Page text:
Add To PHR
Radiation therapy uses high doses of radiation to destroy cancer cells. Ultrasound is used to guide the placement of radioactive beads or needles (brachytherapy) directly into the cancerous tissue.
The radioactive beads are left in place and gradually decay, releasing radiation at the site of the tumor over a few days or weeks.
Ultrasound uses reflected sound waves to produce an image of organs and other structures in the body. For this procedure, gel or oil is applied to the skin to help transmit the sound waves. A small handheld instrument called a transducer is passed back and forth over the area of the body being examined. The transducer sends out high-pitched sound waves (above the range of human hearing) that are reflected back to the transducer. A computer analyzes the sound waves and converts them into a picture the doctor uses to guide the placement of the beads or needles.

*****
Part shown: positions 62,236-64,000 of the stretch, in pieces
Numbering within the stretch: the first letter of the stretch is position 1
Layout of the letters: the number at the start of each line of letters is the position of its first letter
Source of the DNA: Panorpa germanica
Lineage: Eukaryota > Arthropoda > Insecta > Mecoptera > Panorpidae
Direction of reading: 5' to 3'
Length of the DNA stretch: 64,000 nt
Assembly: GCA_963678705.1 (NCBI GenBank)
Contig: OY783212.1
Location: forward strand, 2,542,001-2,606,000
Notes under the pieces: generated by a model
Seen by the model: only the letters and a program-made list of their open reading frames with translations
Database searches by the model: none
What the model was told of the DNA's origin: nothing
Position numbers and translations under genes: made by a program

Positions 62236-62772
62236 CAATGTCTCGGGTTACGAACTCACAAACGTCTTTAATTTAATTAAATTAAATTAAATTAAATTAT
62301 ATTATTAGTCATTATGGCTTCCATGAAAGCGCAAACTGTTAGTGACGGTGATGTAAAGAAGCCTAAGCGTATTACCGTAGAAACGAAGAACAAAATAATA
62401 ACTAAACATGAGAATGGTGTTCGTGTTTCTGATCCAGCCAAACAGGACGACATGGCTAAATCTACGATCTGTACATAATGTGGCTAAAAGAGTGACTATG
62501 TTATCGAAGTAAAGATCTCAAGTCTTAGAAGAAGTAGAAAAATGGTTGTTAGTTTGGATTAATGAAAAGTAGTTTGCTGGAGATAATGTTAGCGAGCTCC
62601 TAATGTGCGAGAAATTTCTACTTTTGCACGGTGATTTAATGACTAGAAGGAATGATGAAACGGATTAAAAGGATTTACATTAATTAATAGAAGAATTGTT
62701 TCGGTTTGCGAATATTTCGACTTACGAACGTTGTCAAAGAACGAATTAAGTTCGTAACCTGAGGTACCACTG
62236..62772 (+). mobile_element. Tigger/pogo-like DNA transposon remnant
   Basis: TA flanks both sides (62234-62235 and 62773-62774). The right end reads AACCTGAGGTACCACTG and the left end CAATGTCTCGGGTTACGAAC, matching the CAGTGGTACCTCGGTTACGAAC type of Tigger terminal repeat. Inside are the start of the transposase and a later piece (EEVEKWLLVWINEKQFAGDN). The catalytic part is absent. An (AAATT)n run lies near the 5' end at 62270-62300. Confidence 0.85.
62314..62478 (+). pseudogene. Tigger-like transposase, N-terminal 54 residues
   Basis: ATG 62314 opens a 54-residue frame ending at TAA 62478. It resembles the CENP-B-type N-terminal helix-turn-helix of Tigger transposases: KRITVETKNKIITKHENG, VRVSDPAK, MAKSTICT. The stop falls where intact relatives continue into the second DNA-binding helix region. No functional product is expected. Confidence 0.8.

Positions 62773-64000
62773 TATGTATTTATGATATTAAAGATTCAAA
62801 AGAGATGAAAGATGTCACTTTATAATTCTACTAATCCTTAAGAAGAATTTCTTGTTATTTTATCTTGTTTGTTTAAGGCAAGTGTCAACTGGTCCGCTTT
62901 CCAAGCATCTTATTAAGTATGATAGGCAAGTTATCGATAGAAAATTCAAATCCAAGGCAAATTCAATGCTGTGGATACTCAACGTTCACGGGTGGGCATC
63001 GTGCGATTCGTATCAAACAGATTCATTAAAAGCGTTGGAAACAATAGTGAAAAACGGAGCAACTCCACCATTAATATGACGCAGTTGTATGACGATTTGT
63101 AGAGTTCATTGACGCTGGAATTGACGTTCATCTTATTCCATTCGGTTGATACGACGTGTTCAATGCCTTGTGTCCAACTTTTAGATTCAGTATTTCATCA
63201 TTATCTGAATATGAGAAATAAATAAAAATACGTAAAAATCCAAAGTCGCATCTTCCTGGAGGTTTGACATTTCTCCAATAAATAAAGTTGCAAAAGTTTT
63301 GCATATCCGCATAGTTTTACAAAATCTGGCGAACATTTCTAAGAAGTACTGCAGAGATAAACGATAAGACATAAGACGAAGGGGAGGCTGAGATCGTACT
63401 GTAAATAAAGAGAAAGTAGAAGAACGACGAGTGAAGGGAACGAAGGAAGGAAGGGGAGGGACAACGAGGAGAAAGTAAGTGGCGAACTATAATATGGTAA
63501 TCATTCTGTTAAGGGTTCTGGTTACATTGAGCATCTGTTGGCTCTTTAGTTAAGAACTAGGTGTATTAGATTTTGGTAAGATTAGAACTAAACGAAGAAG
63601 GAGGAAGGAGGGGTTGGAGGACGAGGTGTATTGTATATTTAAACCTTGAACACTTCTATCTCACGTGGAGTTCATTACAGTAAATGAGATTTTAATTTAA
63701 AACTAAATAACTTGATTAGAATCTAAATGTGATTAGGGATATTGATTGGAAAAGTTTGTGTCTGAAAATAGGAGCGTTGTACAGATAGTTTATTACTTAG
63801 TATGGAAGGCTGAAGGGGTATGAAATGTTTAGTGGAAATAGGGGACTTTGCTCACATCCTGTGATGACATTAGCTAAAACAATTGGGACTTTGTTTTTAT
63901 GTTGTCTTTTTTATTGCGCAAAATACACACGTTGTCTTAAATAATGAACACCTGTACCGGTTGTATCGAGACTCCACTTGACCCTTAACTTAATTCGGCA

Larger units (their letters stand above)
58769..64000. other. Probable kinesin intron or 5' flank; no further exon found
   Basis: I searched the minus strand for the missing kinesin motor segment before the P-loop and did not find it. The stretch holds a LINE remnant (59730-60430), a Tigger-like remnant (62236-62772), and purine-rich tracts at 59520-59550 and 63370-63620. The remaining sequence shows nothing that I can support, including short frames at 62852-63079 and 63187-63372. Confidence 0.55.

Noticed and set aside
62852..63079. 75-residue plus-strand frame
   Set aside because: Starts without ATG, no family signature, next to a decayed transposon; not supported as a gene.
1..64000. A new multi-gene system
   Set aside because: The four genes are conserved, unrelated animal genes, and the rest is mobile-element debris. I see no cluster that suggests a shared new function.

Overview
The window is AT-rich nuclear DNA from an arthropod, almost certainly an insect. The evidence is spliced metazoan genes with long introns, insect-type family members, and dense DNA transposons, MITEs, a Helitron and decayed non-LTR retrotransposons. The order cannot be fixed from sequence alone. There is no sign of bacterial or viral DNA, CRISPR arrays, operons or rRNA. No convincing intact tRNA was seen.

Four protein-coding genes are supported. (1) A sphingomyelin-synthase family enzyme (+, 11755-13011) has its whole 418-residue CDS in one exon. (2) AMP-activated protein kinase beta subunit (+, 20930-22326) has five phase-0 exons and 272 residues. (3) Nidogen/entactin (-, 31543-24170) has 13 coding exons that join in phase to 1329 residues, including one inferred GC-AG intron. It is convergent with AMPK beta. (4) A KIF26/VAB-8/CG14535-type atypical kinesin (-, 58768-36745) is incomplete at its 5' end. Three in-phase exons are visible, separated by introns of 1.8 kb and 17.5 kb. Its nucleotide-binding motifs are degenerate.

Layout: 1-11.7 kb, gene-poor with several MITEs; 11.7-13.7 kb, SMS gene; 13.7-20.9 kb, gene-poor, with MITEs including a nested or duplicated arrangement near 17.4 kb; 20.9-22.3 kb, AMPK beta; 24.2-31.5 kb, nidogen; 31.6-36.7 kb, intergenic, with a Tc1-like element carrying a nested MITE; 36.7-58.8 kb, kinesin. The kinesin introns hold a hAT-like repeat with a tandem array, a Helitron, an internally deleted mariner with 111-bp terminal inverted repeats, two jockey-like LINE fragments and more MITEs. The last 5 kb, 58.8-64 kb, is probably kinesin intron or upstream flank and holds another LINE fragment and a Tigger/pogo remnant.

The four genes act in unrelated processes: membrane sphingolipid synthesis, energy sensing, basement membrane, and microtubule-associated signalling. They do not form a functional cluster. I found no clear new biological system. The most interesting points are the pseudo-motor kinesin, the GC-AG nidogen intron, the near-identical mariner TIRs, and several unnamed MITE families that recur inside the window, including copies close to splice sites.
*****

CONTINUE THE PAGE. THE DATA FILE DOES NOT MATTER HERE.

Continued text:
Last Revised: October 31, 2011
Author: Healthwise Staff
Medical Review: E. Gregory Thompson, MD - Internal Medicine & Michael Seth Rabin, MD - Medical Oncology
To learn more visit Healthwise.org
© 1995-2013 Healthwise, Incorporated. Healthwise, Healthwise for every health decision, and the Healthwise logo are trademarks of Healthwise, Incorporated.
print close directions